The only real rule is that you have to write something worth reading.

You really do get what you pay for in this life, and free is almost always worth exactly what you pay for it, which is nothing. If you've read any of teh crap called "writing" on teh internet, you should know what I mean. If you don't know, what you write will still be crap, but you can save face by calling it "art."

You aren't being censored for anything except lack of quality. The a lot of BS about great artoists striggling, not taking part, not being part of the capitalistic system, but the truth is that the moment these artists created something worthy, they were paid for it, and they all took the money.

But, oh, that dreadful manuscript format that's so unfair and so incredibly difficult to get right! Oh, that unGodly demand for quality and talent! It's just not fair.

I do think you'll be better off giving your magnificent "art" away on the internet. At least you won't be forcing people to pay for it. It will still cost them time, and that's sad, but at least it won't cost them money. You can stick your nose up in te air, wallow in your great imagination, call yourself an "artist", and justify your failure inside your own mind.

Sometimes not being able to write is the greatest gift the world can be given.

cate townsend
07-05-2010, 09:42 PM
If you're giving up because of rejections, then why are you writing?

Kalyke
07-05-2010, 10:21 PM
I have been thinking of the "alternate strategy" I will use if my work is unpublishable by the popular publishers. e-publishing and contests seem to be fairly good ways to get a first book out there. I want to offer one book to the Amazon new author contest, and also try to find an e-publisher who publishes off-brand kind of semi-literature. I feel that paper bound books will be things of the past very shortly and I am very impressed by e-publishers. I feel shortly, you will see authors who are only found on the internet, and who are never found on book store shelves. I see hard copies of a book as simply advertising devices to get your name out there.

I totally agree with #10 post above. Writer's Write. You should write even if you cannot make any money from it. Obviously, it is much better if you do. I can see the argument that "you need money"-- so do I, and it is "time consuming," -- It certainly is that too, but if you are a writer, you have an inner compulsion to create stories and set them down on a page, and there is no amount of rejection that will make you stop doing this, because it is hardwired. --- Book writing has never been a money making proposition for me. I try to explain this to certain people I know who do not consider anything valid unless money is the end result. -- I personally do not understand them.

Sky Lumina
07-06-2010, 12:14 AM
Use Her Name, it's interesting, in my heart i have to agree with you, but for some reason the wrong thoughts get in my way at this stage.

cate townsend, good question. though i'm currently not writing. or i am in my head but...i dunno, it's weird.

Jamesartchie: i'm not angry about the general guidelines, i even think they make sense. i have seen a horrible example of a manuscript (well, sort of) gone to hell. i get that it's supposed to be enjoyable and great etc etc. what makes me angry is when i do things published authors have done, which are exceptions to those guidelines but good ideas (and really minor things too that no person in his right mind would ever stop to think about 'cause they're just natural) - and from me the same thing that i've already seen a million times in perfectly published books get rejected; that is ridiculous and in no way justifyable in my opinion.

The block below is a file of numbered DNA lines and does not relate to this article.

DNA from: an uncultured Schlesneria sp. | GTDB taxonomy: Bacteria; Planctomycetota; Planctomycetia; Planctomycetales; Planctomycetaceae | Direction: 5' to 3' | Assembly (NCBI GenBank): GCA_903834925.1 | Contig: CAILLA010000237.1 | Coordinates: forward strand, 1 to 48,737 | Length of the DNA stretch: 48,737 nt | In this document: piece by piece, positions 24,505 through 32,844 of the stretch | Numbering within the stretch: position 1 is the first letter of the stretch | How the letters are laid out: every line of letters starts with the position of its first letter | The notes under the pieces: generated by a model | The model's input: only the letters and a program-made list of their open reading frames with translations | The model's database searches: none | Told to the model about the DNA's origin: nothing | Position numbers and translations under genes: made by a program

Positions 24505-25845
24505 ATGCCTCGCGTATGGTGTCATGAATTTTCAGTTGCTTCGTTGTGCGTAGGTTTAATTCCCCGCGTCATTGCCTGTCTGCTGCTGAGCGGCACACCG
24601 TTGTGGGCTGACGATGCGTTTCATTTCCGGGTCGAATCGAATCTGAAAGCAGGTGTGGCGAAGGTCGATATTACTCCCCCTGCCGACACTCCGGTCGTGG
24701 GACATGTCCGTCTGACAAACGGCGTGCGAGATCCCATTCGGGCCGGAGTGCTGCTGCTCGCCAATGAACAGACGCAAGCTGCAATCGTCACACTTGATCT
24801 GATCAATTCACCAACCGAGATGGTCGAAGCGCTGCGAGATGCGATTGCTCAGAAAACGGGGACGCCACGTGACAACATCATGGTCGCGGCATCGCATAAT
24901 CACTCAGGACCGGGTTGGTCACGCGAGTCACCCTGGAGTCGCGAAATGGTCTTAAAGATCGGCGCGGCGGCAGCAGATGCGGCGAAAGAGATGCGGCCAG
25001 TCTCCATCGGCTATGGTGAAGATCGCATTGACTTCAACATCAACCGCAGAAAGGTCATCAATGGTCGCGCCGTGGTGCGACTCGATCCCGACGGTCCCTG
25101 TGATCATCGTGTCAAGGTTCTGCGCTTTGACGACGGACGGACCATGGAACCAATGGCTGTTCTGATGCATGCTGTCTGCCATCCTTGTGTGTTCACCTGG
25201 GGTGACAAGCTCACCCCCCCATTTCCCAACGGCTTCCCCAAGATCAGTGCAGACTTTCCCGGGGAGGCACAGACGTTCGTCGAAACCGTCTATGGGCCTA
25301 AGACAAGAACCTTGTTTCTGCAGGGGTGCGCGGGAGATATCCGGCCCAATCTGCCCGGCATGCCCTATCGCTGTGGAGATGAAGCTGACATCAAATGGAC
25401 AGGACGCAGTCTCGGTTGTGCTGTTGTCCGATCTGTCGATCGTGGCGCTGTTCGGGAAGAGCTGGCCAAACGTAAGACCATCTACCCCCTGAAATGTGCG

also i get that everyone's trying to make money of course; but they are so damn hellbent on it that they will not take a tiiiny chance to try something new. everyone seems to be on the safe side. and i'm sure there are plenty of people out there who are in fact true artists but who just haven't made it. there are many famous examples of people who died before they made it, even. so what does that tell you?
is something only good if it makes money? if you think so then we'd better agree to disagree and leave it at that.

Polenth
07-06-2010, 02:01 AM
also i get that everyone's trying to make money of course; but they are so damn hellbent on it that they will not take a tiiiny chance to try something new. everyone seems to be on the safe side. and i'm sure there are plenty of people out there who are in fact true artists but who just haven't made it. there are many famous examples of people who died before they made it, even.

I think the point James was making that you're missing is it's unlikely you're being rejected for being too new and different. Most rejections are due to quality issues.

Whether people will read anything you put online will also be down to quality.

There are examples of people who were rejected when they were awesome, but the chances of being one of those people is slim. Getting angry at the system means you're not looking at your writing to see if it could be improved, because you're assuming the rejections were someone else's fault.

If you want to just share stuff with the world, all of that doesn't matter much. We don't care about quality when a five-year-old brings home a painting either. But if you want a big readership, whether commercially or through the internet, quality matters. You won't get a big readership unless you're critical about the quality of your own work.